City warfare has been revamped: cities will have a set of hitpoints that, if taken down to zero, will signal the city's defeat to invading forces. The hitpoints can be increased by merging other units with the city.

Capturing cities will allow the formation of a Puppet State, which will allow the winning side to reap the benefits of the city's research, culture and gold, but have no say in what it produces.


City StatesEdit

City-states is a new feature in the game. Similar to barbarians, city-states will be independent and weak civilizations that will not seek to compete with other major civilizations, and not expand beyond their initial city. While they can be attacked and taken over, they provide significant bonuses, such as access to all of the city-state's resources, if allied with instead. There are three types of city-states, which determine the nature of the bonuses received: maritime, cultured, and militaristic. A city state can only be allied with one major player at a time and will often make requests of the other players, such as attack another city state or clear away local barbarians.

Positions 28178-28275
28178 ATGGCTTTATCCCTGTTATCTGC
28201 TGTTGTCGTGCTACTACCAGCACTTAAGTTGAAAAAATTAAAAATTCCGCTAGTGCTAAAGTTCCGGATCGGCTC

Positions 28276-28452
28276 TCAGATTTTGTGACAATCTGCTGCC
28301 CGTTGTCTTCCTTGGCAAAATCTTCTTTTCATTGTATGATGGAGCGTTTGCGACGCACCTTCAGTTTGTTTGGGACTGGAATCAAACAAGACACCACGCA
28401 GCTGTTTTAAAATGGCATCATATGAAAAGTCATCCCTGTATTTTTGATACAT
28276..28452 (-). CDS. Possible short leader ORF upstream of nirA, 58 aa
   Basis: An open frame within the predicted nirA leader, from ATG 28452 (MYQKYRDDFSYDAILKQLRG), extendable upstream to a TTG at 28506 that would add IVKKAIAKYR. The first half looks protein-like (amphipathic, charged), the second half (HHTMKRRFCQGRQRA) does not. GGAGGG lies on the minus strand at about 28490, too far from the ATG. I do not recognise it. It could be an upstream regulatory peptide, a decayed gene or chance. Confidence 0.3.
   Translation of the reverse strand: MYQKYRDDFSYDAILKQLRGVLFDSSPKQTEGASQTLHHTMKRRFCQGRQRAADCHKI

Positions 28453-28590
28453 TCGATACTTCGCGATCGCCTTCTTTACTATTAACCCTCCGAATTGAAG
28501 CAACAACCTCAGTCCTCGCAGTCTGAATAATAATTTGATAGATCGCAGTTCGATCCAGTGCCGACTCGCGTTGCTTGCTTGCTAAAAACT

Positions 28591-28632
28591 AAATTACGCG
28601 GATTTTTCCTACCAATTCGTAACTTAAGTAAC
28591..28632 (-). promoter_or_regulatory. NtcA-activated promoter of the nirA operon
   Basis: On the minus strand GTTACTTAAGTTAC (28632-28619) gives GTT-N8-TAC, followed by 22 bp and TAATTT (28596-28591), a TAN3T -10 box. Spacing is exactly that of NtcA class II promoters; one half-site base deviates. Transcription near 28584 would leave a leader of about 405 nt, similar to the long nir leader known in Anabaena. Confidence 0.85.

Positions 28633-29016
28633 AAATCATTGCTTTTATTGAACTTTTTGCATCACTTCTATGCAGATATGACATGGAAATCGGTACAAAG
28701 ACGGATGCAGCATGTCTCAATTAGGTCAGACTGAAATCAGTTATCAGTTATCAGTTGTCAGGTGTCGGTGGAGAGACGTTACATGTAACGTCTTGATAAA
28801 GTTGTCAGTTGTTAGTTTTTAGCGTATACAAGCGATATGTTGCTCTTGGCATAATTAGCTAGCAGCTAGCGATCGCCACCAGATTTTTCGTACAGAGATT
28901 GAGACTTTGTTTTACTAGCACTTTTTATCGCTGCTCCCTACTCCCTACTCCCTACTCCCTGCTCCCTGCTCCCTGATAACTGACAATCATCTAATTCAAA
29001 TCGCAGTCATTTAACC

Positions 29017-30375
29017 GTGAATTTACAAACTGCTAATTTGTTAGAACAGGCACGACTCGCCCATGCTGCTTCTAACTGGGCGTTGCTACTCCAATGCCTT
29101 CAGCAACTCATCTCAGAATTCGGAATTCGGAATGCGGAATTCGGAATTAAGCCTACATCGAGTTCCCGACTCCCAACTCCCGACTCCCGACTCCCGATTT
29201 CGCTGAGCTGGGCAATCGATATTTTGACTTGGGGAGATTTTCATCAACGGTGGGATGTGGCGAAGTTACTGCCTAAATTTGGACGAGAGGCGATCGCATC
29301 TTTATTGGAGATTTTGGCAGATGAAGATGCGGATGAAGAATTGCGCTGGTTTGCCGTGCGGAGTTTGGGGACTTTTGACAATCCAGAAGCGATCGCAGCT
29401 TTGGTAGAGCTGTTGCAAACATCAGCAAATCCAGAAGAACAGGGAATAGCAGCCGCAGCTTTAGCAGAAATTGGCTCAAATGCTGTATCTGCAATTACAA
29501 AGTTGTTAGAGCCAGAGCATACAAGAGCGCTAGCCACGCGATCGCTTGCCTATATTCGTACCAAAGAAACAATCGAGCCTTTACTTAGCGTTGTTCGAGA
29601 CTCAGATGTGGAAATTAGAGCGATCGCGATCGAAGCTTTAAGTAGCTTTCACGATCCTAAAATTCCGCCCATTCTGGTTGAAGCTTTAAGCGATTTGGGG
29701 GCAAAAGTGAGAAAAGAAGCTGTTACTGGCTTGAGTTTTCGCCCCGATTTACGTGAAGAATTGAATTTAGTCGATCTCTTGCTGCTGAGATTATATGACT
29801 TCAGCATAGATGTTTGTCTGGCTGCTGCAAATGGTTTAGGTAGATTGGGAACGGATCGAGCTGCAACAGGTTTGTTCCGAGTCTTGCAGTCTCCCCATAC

City-States will have their own technology trees and they will have their own personalities, which will affect what bonuses are provided to their allies.


Win ConditionEdit

A new win condition, a break from the Spaceship victory in previous games, is completion of the Utopia project (reminiscent of the Ascent to Transcendence secret project in Sid Meier's Alpha Centauri). In Civ5, there are ten social policy "trees" which can be pursued separately and offer bonuses as you progress through a tree. After completing six trees, the player can build the Utopia Project, which wins the game.


ReleaseEdit

2K Games intends to release the game on September 21, 2010 in the US, and September 24 in the EU, through retail and the Steam content delivery system. There is no set date for the game's release for the Mac OS X platform, but a representative for Firaxis said that a Mac version would be released eventually.


NotesEdit

Babylonia under Nebuchadnezzar II is available as a pre-order bonus for the Digital Deluxe Edition on Steam.